VG: Fiction is a great way to show the complexities and contradictions of life and explore emotions and motivations. You can also show different points of view through dialogue, for example. Anjali is a liberal, essentially, and believes in the work and methods of NGOs, and certainly her own NGO. But in Kamorga her belief is shaken for a number of reasons.

Here she meets Hassan, a Marxist-academic who works as a consultant for HELP. They are both drawn to each other, even as they argue. Hassan believes that all the working poor in the country need to be organized and fundamentally change the system. One part of the country has a mining industry, and there is, offstage, a character called Mahamud Siyahi, the youthful, fearless leader of the Mine Workers Front, a fantastic orator and a savvy negotiator and organiser. This man gives Hassan hope that change will come.

I present another point of view through Anjali’s colleague, Anne. Anjali questions the efficacy of the work of international development organizations, while Anne defends it. Here is what Anne partly says: “I find that I am far away now from those academic discussions about aid. I see the need here and I want to respond. I think we’re learning all the time and trying to apply what we learn. We’re helping advocates, feeding them information, even though we don’t advocate directly ourselves. So in that sense we’re involved in policy change. Perhaps the most important thing is that we bring new ideas; I’d go so far as to say new inspiration.”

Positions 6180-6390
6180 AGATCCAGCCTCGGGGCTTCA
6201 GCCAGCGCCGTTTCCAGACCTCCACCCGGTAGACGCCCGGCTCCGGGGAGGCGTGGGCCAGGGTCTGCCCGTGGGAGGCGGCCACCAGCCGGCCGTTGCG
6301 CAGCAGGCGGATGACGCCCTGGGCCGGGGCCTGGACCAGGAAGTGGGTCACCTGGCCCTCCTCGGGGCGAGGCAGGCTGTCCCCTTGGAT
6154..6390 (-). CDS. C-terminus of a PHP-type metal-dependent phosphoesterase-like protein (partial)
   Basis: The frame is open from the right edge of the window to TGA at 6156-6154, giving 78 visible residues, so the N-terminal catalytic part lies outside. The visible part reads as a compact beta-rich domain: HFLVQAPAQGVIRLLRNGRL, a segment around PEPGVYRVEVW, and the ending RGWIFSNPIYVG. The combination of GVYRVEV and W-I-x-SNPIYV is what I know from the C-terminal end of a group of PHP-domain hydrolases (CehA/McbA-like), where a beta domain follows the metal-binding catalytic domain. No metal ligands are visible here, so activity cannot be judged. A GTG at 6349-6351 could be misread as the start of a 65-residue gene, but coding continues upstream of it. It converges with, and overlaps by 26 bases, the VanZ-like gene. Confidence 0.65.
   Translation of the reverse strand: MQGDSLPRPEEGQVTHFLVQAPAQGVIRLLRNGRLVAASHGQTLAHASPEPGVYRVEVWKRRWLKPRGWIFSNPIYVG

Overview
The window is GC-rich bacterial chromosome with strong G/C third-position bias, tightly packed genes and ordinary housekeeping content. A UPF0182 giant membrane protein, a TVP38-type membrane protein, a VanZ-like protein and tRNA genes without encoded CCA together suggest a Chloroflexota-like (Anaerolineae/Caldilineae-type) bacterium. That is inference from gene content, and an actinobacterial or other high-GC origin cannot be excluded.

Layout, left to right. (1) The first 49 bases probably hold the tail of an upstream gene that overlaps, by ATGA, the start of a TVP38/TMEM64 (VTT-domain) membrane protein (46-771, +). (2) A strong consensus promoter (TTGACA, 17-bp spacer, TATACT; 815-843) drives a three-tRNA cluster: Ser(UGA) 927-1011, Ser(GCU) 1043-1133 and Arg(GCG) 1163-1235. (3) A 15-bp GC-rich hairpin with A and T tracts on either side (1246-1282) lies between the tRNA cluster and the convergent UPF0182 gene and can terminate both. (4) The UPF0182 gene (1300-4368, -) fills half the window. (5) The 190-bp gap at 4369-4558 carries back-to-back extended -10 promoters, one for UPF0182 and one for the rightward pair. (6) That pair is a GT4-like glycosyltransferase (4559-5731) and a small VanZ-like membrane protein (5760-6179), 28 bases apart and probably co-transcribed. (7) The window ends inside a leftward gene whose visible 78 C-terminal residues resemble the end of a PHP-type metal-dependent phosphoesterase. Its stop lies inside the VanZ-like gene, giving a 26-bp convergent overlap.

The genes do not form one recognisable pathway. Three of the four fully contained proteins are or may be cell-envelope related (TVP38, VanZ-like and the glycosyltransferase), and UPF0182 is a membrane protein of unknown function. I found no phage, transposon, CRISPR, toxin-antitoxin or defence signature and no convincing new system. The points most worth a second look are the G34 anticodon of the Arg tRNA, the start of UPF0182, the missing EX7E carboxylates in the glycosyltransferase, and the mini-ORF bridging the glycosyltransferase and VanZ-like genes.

Fatimah’s story also ends on a hopeful note. While there is one great defeat, there is also a possibility opening up. I believe that life is never all bleak, and progressive change is worth striving for. My book is about serious issues, but it’s not depressing!

As for the future, I would love to go back to Kamorga in another novel and check out the red revolution that perhaps may have come about through Mahamud Siyahi’s leadership!